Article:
Military restrictions on civilians in Timor-Leste are putting the multi-million dollar coffee industry in jeopardy as authorities have ordered growers to stay away from their plantations, preventing them from preparing for the annual May coffee bean harvest.
More than 10,000 tonnes of coffee is produced in Timor-Leste - 80 percent of total exports - bringing in an estimated US$20 million a year. It is the main source of income for the majority of the 100,000 people living in the Ermera district.
More than 450 military and police patrol the countryside as they hunt for the rebels, including Gastao Salsinha, who attacked President José Ramos-Horta and Prime Minster Xanana Gusmao in February 2008.
Authorities have ordered citizens in western districts not to go to their fields after a man was shot and killed by the military this month while collecting firewood in the mountains.
"Our military have received orders not to shoot [the rebels] - unless they shoot first. Then they can respond," Timor-Leste's Minister for Economy and Development, Joao Gonsalves, told IRIN. "But if they meet where there is a group of people and there is shooting, we may have innocent victims."
Lenilda Maya, who owns a small coffee farm in Ermera district, said people in her community were terrified of going to the fields for fear of confrontations with the defence force (FFDTL) military or Salsinha and his followers.
"Normally we would now begin to clear out the weeds around the coffee plants in preparation for the harvest," she said.
"People just want Salsinha to give himself up quickly so that things can be calm again because right now the coffee plants have already begun to bud and ripen," Maya said. "When Salsinha finally turns himself in, then people can begin to pick coffee."
"Most of those people in Ermera live from coffee - some are growers, some work for the growers, so the majority depend on coffee,” Gonsalves told IRIN. “I am not saying just for their economic wellbeing but for their survival," he said, adding that he hoped they could soon get back to the fields.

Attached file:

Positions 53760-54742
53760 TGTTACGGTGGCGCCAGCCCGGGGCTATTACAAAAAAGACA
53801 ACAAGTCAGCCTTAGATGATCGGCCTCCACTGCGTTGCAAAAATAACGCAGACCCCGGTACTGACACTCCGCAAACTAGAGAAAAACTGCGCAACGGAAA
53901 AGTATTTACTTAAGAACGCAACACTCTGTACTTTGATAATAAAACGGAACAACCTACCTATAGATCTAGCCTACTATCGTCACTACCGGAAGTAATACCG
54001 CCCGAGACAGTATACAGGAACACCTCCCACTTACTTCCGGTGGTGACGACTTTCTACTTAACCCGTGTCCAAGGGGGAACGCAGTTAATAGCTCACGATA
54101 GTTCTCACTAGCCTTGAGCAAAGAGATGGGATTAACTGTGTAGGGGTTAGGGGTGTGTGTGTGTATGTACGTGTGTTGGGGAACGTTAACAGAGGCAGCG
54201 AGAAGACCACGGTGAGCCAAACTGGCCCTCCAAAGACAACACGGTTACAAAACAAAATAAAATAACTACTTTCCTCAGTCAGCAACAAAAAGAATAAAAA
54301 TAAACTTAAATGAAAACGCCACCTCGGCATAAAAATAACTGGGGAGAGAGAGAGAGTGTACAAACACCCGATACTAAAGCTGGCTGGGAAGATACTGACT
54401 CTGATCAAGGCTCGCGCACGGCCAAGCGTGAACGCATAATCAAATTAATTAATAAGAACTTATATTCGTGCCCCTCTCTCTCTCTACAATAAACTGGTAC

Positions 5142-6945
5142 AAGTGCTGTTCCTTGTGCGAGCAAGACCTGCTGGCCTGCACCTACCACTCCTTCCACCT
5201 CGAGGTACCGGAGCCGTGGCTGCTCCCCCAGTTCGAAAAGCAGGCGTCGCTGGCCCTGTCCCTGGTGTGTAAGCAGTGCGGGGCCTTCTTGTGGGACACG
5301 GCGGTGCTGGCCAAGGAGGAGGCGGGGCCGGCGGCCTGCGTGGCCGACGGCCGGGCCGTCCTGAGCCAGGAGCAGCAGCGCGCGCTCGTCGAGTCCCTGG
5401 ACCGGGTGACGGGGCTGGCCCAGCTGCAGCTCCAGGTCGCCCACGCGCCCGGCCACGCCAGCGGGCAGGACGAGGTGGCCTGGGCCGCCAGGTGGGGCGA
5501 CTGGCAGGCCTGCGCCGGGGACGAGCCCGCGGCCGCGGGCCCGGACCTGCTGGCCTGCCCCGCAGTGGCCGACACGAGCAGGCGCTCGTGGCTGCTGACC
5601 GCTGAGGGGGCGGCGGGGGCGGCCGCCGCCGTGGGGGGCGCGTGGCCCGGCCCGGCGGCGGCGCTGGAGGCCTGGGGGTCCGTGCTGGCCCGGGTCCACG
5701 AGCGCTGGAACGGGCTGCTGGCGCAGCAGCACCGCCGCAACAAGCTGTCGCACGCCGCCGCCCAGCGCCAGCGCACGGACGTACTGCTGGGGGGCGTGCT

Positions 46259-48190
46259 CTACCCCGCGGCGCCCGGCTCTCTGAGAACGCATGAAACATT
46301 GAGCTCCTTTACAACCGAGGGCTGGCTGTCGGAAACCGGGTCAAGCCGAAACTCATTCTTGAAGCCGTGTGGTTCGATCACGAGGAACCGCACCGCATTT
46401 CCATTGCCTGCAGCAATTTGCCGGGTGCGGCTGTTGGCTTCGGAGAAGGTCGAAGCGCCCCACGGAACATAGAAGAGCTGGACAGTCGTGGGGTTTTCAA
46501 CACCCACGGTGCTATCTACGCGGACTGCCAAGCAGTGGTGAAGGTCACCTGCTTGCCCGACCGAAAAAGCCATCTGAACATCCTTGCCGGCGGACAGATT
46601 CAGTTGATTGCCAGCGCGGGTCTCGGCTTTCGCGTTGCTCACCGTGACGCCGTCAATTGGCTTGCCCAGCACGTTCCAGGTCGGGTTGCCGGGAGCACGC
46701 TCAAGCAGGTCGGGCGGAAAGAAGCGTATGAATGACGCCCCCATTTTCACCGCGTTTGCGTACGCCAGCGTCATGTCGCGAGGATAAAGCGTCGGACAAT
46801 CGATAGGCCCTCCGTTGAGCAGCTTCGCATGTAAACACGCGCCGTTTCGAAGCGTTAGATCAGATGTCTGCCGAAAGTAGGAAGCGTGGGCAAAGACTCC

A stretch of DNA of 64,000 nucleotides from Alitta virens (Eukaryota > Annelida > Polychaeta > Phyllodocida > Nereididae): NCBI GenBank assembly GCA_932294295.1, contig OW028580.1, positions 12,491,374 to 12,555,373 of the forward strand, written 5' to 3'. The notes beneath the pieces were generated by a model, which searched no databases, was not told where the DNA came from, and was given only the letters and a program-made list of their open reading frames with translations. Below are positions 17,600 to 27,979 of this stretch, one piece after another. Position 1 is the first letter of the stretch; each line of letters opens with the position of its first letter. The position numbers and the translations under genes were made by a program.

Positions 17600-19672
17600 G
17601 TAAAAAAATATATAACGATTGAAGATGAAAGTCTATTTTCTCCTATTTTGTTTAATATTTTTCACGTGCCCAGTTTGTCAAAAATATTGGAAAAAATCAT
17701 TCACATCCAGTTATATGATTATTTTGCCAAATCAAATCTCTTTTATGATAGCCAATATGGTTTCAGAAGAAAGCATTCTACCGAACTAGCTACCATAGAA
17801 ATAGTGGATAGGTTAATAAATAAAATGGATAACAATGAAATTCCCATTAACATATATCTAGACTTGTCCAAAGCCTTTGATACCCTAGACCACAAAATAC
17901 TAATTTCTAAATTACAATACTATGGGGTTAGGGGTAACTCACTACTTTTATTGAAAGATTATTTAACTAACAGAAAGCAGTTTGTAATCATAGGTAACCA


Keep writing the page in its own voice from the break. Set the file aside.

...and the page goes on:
Harvest under threat
Several coffee buyers and processors have already raised concerns about the prospect of a reduced harvest, according to Gonsalves.
Photo: Jesse Wright/IRIN
|Coffee constitutes 80 percent of the country's total exports|
"They are even worried that when it comes time for the coffee picking in a few weeks, if the situation remains tense, it is going to have an impact on the coffee harvest," said Gonsalves, "but as I said to them, the security and stability of the country is very important."
The order to abandon crops caused some suffering, he said, but the military operation to catch the rebels was necessary for the long-term prosperity of Timor-Leste.
"It's better to put an end to it now rather than let it go on - they are still going to have these concerns in a year’s time, or two years’ time if we don't deal with it now," he said.
Concerns for poor farmers
Several Members of Parliament also raised concerns that the military operations were preventing subsistence farmers from tending their crops.
"We all know that people live very poorly and when agriculture is banned and people can't go to their fields to farm, then what will they eat?" asked Maria Expostu of the Timor-Leste Social Democratic Party.
Gonsalves said those affected by the military operation were eligible to apply for the government's “cash-for-work” programme, whereby they can earn around $2 a day on rural projects, such as building roads.
But while Maya and others like her brace themselves for an uncertain economic future, authorities are still hoping that Salsinha and his followers will surrender. He had earlier promised to do so some time after Ramos-Horta's return to Timor-Leste. The President returned to Dili, the capital, on 17 April.
"The signs are positive that sooner or later Gastao Salsinha will surrender," Gonsalves said, and then the farmers can get back to their labours and harvest the coffee crop.